This key fact of the New Deal era recovery has been underestimated in the past by economic historians using inappropriate measures. One mistake has been not to use the correct peak-to-peak business cycle endpoints (in this case, 1929-1941). A second has been to look only at labor productivity – by which the 1930s comes in fifth place since 1800 – rather than total factor productivity (which includes capital inputs as well as labor); the latter better captures key changes in chemistry, materials, energy and automation. A third error has been to look only at manufacturing – which grew by a over 5% per year in the 1920s – when the biggest improvements of the 1930s came in transportation, communication, distribution and utilities (though 1930s still come in second) (Field, pp. 48-49).
The New Deal contributed to the economy’s rise in productivity in ways that went beyond the stabilization and stimulus policies discussed previously. Most of all, it underwrote collective productivity through investments in better infrastructure (Field, p. 106). The single largest public works program of the New Deal was building roads to aid the shift from railroad to truck transport – with transportation experiencing the greatest leap in productivity of all sectors (Field, p. 59). Hydroelectric dams and new power lines allowed for greater electrification of industry and households – necessary to the adoption of new machinery, including household appliances.
Meanwhile, the New Deal promoted more research and education. Its farm, forest and soil programs increased funding for research and practical assistance to the agriculture and timber sectors so that new and better production practices could be adopted. New Deal education programs – from humble CCC literacy classes to teacher aides to university buildings – improved the ability of millions of Americans to work with the new technologies being employed by US industry.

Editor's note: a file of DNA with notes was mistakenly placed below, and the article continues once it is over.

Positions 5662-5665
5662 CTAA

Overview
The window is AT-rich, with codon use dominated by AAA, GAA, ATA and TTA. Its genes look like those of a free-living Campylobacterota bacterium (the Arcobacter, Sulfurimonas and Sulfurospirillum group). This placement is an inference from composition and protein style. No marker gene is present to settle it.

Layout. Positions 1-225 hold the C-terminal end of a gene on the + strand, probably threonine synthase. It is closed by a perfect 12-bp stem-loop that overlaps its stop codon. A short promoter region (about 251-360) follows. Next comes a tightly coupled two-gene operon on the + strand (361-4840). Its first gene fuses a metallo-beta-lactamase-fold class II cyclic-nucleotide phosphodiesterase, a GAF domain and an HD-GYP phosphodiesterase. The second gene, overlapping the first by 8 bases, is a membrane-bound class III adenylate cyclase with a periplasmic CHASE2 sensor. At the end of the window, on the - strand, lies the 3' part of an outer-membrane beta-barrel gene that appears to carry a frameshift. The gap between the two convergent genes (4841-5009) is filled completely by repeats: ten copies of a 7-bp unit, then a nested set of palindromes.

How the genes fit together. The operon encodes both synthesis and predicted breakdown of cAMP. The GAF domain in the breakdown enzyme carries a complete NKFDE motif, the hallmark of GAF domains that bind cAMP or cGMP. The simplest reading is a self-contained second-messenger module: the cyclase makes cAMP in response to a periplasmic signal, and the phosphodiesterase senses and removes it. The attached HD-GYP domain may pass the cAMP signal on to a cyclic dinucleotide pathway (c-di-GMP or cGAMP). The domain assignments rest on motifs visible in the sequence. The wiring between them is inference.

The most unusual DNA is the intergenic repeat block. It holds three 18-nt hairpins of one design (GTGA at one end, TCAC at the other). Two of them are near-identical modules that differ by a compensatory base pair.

Note: Alexander Field, A Great Leap Forward: 1930s Depression and U.S. Economic Growth. New Haven CT: Yale University Press, 2011.
The Great Depression devastated the stock markets of New York, Philadelphia, Chicago, and San Francisco. Everyone remembers Black Monday and Tuesday, October 28-29, 1929, when the New York stock exchange index fell 25%, but the collapse continued over the next three years (with the usual ups and downs of daily trading). By the end of 1932, the Dow Jones Index of the NYSE was down by almost 90%. It would take decades for the markets to fully recover.
Part of the problem was that stock prices had been elevated in the 1920s by massive speculation, especially borrowing on margins to profit off of rising prices (Galbraith 1972). Stock manipulation (now called ‘insider trading’) added to the bloat. As historian Cameron Addis argues, “In 1929, stock share prices were running higher than their historical average in relation to how much companies were actually earning (Price/Earnings, or P/E ratios). Corruption increased the market’s instability. Small groups of wealthy men ‘painted the tape,’ driving up prices artificially by buying themselves, only to sell at high profits after other ‘suckers’ bought into the rally.”
New Deal policies introduced at the beginning of President Franklin Roosevelt’s administration in Spring 1933 worked to stabilize the stock market, along with the banks and the dollar. In particular, the Securities & Exchange Commission clamped down on the stock market fraud that had been practiced during the Roaring Twenties.
From the nadir of 1932, the Dow Jones NYSE index rose briskly, 1933-36 (see table). The short recession of 1937 knocked the market back, but it recovered in 1939 before war fears put the damper on things until the United States finally entered the Second World War in 1942. The stock market did not reach its pre-Depression highs again until the 1950s, despite the booming postwar economy. Finance had been brought back to earth – for a time.